HPV in Men and Women: Know the Differences

When people think of the most common STDs, they will automatically think of chlamydia and gonorrhea. However, human papillomavirus (HPV) turns out to be the most common sexually transmitted infection (STI). According to the Centers for Disease Control and Prevention (CDC), 14 million new cases of HPV are detected each year and approximately 79 million Americans are infected with it at the moment. What is more, 80% of sexually active men and women may be infected with this virus at some point of their life but may not realize this because HPV often shows no symptoms. Despite showing no symptoms, this group of viruses is highly contagious and may be transmitted unknowingly.

The human papillomavirus (HPV) is actually a collection of more than 150 viruses and 40 of which attack the genital area. Some of HPV strains or types infect the skin and throat. Although most HPV cases normally go away on their own (infections in 90% of women with HPV vanish within two years), there are cases where the infection does not clear up and may lead to other health conditions such as genital warts and even worse, cancer. Some HPV strains such as type 16 and type 18 are known to be the culprits that cause 70% of cervical cancers. CDC from the United States also stated that among 45,300 new cancer cases that are discovered in the body parts where HPV is often found, 35,900 of them are caused by HPV. In this article, we will delve deeper into the differences of HPV in men and women.

HPV in Men

It is important that every person, regardless of their gender, can be infected with HPV if they do sexual activities (vaginal, anal and oral sex) with someone who carries the virus. One surprising thing is although the disease is oftentimes associated with women, new research shows that oral HPV is more prevalent in males than females.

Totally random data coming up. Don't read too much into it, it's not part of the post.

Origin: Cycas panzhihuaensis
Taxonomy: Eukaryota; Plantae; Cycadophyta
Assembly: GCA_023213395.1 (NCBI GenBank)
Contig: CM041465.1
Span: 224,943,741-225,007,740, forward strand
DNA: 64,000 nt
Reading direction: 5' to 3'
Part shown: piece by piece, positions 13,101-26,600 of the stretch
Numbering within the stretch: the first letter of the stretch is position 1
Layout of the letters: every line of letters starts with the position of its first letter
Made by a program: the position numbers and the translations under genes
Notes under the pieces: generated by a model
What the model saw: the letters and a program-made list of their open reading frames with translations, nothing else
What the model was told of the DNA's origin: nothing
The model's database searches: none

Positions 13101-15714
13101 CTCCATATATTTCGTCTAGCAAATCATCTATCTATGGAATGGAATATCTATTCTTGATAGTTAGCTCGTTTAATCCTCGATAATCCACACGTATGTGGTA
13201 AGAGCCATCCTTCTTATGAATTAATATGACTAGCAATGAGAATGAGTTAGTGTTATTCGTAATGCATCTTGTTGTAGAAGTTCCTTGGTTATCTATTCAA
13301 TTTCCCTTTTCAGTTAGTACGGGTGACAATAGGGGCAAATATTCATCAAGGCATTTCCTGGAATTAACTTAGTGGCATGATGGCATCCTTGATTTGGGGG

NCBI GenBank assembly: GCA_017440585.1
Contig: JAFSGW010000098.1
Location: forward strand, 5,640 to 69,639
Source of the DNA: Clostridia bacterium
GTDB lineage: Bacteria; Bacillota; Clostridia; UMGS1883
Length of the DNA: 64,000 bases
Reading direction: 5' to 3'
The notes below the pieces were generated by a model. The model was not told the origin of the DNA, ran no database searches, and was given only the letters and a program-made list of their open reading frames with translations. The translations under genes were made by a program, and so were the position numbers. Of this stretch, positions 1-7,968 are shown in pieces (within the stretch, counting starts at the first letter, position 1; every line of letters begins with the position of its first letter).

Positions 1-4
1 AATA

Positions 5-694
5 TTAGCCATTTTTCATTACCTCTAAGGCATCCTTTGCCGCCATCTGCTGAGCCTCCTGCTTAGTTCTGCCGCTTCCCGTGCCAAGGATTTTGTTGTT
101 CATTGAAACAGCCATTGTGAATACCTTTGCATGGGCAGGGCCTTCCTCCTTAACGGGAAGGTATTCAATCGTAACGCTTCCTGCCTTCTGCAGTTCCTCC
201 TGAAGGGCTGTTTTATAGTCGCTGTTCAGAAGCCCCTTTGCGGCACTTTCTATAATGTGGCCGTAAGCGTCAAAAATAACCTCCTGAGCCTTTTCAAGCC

HPV Symptoms in Men

As mentioned above, people may have HPV without realizing it. This is especially true for low-risk HPVs in men that tend to disappear on their own after some time. In some men, however, several conspicuous symptoms may appear. An infection that does not go away may manifest in genital warts on the penis, scrotum, anus or groin. Warts may also happen on the back of the throat.

HPV Diagnosis for Men

No blood tests can diagnose HPV, and HPV examinations are more tricky for men because there are no definite tests to detect HPV in them. Diagnosis is often made only by visual examinations to check for visible genital warts. For this reason, most cases of HPV in men often go unnoticed and therefore, are not treated. They may be living with HPV for years without knowing it and spreading it to partners. Men should seek medical help when they notice abnormal skin development and strange occurrences in the penile, anal and scrotal areas.

HPV Risk Factors for Men

Despite the fact that HPV can occur to both men and women, men are not at a high risk for developing health problems resulting from HPV. But do not let out a sigh of relief so quickly, because men who are uncircumcised, have weak immune systems owing to HIV and organ transplant and men who are engaging in sexual activities with other men have a higher chance of developing health problems from HPV. Preventing HPV in men is still important because the virus may cause penile cancer.

Treatment and Prevention for Men